Did you know?
You can call dispatch directly for non emergencies at (765) 653-3155.
The Greencastle Police Department is dedicated to upholding the highest professional standards while serving the community in which we work and live. We are committed to the enforcement of laws, to protect life and property, while also respecting individual rights, human dignity, and community values. We are committed to creating and maintaining active police/community partnerships and assisting citizens in identifying and solving problems to improve the quality of life in their neighborhoods.
It is the commitment of every officer and employee of the Greencastle Police Department to work very diligently in serving our community. Together we all can ensure that our community remains a safe and secure place in which to live and work.
Our service to the community remains foremost as we carry out our daily duties. Working together, we will meet the public safety needs and generate the community support necessary to continue on our path of excellence.
The Greencastle Police Department will strive to maintain and enhance the confidence and trust of the people we serve. We will strive to continually strengthen and expand the partnerships between the police and the community we serve. We will involve the community in identifying problems, developing solutions, and establishing relevant department priorities and policies. We will continue to strive in effectively resolving problems within our community while protecting life and property.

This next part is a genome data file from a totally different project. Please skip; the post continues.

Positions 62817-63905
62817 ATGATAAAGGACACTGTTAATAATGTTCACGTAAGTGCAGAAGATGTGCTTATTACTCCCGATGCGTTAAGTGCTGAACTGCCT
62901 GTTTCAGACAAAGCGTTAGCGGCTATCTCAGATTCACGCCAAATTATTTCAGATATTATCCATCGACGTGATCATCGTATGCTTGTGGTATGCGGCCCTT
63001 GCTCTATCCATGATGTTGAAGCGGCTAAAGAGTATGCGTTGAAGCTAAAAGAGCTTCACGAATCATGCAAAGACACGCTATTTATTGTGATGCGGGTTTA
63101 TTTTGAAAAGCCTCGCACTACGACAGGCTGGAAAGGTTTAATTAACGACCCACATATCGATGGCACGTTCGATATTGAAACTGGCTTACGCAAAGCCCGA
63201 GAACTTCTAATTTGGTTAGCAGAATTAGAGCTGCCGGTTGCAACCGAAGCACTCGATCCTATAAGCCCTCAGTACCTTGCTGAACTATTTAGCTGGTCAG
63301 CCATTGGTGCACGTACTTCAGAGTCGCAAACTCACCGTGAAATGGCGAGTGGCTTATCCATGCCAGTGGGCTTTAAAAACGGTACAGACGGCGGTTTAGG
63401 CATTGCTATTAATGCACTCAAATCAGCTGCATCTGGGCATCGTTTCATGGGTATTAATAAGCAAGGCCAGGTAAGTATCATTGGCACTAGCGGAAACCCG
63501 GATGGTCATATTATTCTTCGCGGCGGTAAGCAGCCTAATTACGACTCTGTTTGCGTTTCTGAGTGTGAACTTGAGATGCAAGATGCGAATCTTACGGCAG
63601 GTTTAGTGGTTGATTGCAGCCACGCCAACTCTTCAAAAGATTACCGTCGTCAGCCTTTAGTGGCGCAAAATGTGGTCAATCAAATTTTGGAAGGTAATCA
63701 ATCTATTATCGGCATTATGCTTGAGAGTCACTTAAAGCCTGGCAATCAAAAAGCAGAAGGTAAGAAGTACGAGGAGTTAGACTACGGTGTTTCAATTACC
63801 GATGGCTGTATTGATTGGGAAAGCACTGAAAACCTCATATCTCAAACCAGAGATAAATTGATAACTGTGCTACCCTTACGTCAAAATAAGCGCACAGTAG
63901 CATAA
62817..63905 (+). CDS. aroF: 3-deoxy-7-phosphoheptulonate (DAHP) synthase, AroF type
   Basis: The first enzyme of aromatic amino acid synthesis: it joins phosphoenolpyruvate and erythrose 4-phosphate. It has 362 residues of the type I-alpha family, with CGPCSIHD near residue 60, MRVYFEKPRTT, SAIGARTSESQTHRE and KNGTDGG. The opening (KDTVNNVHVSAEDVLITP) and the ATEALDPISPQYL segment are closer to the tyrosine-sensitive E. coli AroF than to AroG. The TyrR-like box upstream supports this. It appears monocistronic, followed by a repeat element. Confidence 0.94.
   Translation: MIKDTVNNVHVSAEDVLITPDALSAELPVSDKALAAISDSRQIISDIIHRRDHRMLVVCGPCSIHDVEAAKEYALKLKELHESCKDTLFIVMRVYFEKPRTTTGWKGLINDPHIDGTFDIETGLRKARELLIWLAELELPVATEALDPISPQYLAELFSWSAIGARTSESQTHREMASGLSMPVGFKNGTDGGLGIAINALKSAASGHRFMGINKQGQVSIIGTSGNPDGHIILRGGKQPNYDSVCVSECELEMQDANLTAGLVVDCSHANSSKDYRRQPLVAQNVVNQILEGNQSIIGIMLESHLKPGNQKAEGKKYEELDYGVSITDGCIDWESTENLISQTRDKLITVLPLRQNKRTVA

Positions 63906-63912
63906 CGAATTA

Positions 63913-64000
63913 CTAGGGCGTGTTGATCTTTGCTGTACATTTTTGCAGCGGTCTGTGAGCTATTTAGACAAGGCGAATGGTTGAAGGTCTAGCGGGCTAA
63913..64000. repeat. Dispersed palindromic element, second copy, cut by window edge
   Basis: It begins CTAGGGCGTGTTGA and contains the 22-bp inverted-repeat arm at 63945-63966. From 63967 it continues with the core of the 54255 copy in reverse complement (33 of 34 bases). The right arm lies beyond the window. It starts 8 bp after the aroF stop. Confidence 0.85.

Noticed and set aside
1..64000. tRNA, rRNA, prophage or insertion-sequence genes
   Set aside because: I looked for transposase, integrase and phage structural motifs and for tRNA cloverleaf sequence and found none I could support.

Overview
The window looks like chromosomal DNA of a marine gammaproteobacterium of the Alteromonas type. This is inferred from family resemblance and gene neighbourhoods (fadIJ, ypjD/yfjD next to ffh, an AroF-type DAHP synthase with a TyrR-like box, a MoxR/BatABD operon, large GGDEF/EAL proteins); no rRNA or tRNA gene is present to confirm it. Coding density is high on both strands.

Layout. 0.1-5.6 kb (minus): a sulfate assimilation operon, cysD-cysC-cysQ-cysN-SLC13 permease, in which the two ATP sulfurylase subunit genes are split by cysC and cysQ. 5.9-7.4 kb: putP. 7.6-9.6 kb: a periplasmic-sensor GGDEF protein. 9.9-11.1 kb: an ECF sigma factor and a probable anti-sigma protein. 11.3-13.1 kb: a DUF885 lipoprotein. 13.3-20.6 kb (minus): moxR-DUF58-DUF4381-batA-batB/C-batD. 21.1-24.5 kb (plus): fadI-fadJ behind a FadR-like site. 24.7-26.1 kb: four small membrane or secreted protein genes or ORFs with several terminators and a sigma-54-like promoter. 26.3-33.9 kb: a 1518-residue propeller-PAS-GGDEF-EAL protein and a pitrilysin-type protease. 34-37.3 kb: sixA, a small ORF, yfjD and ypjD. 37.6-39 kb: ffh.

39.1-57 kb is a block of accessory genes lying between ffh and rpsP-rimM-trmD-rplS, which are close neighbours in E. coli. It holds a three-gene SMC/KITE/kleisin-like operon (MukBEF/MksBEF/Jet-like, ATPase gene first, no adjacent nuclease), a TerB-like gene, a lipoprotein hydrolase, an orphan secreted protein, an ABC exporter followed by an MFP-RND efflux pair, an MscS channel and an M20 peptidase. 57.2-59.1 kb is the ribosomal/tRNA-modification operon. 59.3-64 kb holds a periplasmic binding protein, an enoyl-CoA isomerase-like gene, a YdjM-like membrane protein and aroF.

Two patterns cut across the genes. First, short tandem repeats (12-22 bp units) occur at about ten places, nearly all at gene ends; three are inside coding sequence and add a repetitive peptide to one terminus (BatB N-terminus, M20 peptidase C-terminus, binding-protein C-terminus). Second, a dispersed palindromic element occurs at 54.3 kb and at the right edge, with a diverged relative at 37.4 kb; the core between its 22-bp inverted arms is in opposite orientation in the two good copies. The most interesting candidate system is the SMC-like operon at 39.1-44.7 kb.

Thomas A. Sutherlin
Chief of Police
CHILD SAFETY SEAT INFORMATION
Good morning to all! I am Tom Sutherlin the Chief of Police for the Greencastle Police Department. For the next few minutes, I will be talking about Child Safety Seats.
The Greencastle Police Department has been approved by the State of Indiana to become a Permanent Fitting Station. The Permanent Fitting Station is a not-for-profit program that allows all residents of PutnamCounty who qualify to receive a free child restraint seat through the Greencastle Police Department. The Permanent Fitting Station is available to all residents of PutnamCounty.